Perhaps the most important concern for the ACA’s impact is its influence on longstanding, regional perinatal referral systems. A transition of financial risk to providers may destabilize these systems, unless properly managed. The ACA will simultaneously create incentives for regionalization and deregionalization. Both can be desirable, as long as patient needs are met. The intent of ACOs is to optimally match resources with patient need. Deregionalization that is beneficial may result when ACOs pursue high value care by optimizing need and resources. This might include accommodating lower-risk newborns at lower-level, less costly NICUs. Currently, health plans may deny reimbursement for convalescent transfers to NICUs of the same level of care, even though these may provide care at lower cost. Desirable regionalization would also channel high-risk infants to perinatal centers. However, without adequate data to guide decisions about transfer, care for some infants may be suboptimal. Providers may face incentives to keep high-risk newborns at lower-cost community facilities. Although higher-level referral options usually exist within the networks, incentives may be aligned to make this more difficult.
Of special concern for neonatal intensive care is the impact of the new financing structures on high-risk pregnancies and newborns at the margin of viability. Where the fee-for-service systems rewarded overuse of services, capitation will reward underuse. Providers may have incentives to select healthy patients by avoiding or transferring high-cost admissions, preventing high-risk pregnancies, avoiding resource-intensive births, and limiting care for the sickest infants. Newborns at the margin of gestational viability, who have severe congenital anomalies, and who are socioeconomically disadvantaged may be at risk for reduced care. For some infants, redirection of therapeutic goals to comfort care may be wholly appropriate. In addition, incentives under the current predominantly fee-for-service system may result in harm through overuse of unnecessary tests and procedures. On balance, the best interest and wishes of patients and families, not financial considerations, should guide these complex decisions.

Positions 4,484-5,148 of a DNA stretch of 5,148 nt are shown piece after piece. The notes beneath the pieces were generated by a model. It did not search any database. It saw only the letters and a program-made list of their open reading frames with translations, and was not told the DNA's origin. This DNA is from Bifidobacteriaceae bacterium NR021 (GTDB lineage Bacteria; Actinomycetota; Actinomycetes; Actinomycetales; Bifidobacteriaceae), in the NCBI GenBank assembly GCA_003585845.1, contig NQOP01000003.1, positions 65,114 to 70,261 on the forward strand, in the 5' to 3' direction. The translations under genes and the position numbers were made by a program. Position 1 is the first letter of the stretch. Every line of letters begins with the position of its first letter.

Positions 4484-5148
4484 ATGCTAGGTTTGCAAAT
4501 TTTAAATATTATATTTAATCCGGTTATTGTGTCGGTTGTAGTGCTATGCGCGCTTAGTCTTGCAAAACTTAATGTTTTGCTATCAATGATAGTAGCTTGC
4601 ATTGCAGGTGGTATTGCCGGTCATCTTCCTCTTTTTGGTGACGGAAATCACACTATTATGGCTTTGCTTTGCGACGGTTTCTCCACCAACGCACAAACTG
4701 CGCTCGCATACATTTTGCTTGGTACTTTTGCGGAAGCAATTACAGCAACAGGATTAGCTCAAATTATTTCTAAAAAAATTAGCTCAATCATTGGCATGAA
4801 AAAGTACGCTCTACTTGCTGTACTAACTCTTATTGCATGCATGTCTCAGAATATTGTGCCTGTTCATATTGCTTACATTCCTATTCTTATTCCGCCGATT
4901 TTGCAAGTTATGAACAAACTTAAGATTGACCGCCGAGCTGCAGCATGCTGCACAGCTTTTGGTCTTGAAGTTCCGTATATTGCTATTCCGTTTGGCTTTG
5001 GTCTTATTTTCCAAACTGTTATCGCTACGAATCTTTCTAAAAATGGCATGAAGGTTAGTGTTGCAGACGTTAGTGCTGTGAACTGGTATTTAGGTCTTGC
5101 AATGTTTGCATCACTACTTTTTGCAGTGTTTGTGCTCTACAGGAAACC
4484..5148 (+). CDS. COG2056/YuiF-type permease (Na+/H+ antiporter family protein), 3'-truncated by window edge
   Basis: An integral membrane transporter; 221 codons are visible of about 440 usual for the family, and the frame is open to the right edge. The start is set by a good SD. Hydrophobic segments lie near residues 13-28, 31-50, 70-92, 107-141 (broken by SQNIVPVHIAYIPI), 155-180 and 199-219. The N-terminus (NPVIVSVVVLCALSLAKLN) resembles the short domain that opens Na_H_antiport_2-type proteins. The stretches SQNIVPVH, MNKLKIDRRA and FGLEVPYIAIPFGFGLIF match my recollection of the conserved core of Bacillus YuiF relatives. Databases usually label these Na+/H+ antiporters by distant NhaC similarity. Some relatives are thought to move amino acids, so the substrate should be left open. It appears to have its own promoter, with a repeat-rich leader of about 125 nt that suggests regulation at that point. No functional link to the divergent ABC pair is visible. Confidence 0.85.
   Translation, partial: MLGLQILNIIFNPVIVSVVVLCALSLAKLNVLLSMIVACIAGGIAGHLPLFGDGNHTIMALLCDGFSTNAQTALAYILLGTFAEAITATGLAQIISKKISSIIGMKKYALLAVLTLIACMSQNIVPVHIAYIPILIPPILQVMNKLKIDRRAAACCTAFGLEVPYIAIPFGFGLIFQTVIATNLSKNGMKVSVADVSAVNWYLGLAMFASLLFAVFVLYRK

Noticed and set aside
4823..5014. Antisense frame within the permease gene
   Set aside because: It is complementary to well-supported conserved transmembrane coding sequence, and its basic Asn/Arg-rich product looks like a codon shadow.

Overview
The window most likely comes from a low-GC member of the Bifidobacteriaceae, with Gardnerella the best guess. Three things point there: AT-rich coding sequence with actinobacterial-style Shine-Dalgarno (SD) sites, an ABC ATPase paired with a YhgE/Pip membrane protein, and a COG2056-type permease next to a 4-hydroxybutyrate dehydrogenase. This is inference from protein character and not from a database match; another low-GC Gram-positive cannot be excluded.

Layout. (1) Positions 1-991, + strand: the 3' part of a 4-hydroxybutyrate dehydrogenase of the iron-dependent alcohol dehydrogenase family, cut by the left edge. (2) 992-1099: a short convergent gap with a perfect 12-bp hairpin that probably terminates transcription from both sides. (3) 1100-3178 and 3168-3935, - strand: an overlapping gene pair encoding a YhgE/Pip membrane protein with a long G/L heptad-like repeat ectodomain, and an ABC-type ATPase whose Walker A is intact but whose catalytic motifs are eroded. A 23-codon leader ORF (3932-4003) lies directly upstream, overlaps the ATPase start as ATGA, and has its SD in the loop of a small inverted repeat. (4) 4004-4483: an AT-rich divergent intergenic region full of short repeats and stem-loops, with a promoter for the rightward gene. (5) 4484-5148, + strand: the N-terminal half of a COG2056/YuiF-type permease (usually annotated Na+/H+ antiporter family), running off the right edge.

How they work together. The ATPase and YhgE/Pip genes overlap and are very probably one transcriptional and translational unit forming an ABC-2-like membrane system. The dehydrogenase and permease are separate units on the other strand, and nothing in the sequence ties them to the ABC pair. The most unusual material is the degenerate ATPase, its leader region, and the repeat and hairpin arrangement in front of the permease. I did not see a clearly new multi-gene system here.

Several countervailing mechanisms exist to mitigate the potential adverse effects of the ACA. Professionalism, best practice standards, and medico-legal pressures provide some, albeit inadequate, protection. More promising is the emergence of a variety of payment models that protect provider networks and health plans from the financial impact of “outlier patients.” These include risk-adjusted payments for high complexity patients, carve-outs for high-risk patients from capitation pools, reinsurance, and risk corridors.9
Given the myriad challenges associated with the implementation of the ACA, it is not surprising that its impact on high-risk perinatal and neonatal services has not attracted focused attention. Nevertheless, continued inattention could have serious consequences for regionalized delivery systems and patients. Several approaches may ensure access to high quality perinatal and neonatal care.
Better measurement will be key to achieving the goals of the ACA. Although significant progress has been made,10 better tools to assess the quality of perinatal and NICU care across multiple clinical and efficiency domains are needed. Assessment should occur within individual NICUs, across provider networks, and even across disciplines (eg, combined measurement of obstetric, neonatal, and early pediatric ambulatory care). Network-level measurement tools should guide strategic planning for care optimization and promote trans-disciplinary collaboration. Seamless delivery of preventive and therapeutic services will require alignment and common measurement of key contributors to overall network performance. These tools should also guide the appropriate regionalization of services.